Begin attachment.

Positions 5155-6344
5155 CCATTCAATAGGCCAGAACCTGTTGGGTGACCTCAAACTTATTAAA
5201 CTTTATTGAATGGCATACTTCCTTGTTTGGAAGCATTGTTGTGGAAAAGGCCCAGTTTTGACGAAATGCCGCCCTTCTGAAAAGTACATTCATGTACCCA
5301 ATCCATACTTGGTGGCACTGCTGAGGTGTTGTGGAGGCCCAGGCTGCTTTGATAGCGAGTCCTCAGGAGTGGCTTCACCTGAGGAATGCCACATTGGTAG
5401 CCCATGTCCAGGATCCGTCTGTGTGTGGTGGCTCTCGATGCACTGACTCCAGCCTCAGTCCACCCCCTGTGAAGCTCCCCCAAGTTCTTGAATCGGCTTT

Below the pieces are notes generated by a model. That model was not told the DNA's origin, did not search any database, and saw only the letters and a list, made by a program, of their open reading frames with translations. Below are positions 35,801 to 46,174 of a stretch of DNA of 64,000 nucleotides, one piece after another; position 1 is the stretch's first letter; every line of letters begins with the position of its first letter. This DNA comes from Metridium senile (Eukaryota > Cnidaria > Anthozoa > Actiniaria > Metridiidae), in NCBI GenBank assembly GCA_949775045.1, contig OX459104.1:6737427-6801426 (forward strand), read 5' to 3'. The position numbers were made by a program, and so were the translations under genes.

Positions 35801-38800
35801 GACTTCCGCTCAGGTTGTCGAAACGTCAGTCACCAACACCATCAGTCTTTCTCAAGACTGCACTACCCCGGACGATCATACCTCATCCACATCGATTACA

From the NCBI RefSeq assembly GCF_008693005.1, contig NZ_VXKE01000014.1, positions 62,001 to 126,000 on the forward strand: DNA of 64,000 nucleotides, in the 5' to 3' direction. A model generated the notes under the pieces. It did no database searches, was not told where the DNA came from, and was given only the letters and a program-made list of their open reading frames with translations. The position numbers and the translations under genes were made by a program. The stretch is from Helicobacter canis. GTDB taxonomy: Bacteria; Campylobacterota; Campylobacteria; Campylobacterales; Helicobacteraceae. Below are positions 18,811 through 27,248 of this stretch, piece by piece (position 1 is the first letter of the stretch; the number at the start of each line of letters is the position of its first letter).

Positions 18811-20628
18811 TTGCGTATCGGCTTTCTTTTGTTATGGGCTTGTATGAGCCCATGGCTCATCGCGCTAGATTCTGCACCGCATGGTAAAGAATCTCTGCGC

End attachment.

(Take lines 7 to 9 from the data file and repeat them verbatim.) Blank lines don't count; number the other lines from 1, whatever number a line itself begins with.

Positions 35801-38800
35801 GACTTCCGCTCAGGTTGTCGAAACGTCAGTCACCAACACCATCAGTCTTTCTCAAGACTGCACTACCCCGGACGATCATACCTCATCCACATCGATTACA

From the NCBI RefSeq assembly GCF_008693005.1, contig NZ_VXKE01000014.1, positions 62,001 to 126,000 on the forward strand: DNA of 64,000 nucleotides, in the 5' to 3' direction. A model generated the notes under the pieces. It did no database searches, was not told where the DNA came from, and was given only the letters and a program-made list of their open reading frames with translations. The position numbers and the translations under genes were made by a program. The stretch is from Helicobacter canis. GTDB taxonomy: Bacteria; Campylobacterota; Campylobacteria; Campylobacterales; Helicobacteraceae. Below are positions 18,811 through 27,248 of this stretch, piece by piece (position 1 is the first letter of the stretch; the number at the start of each line of letters is the position of its first letter).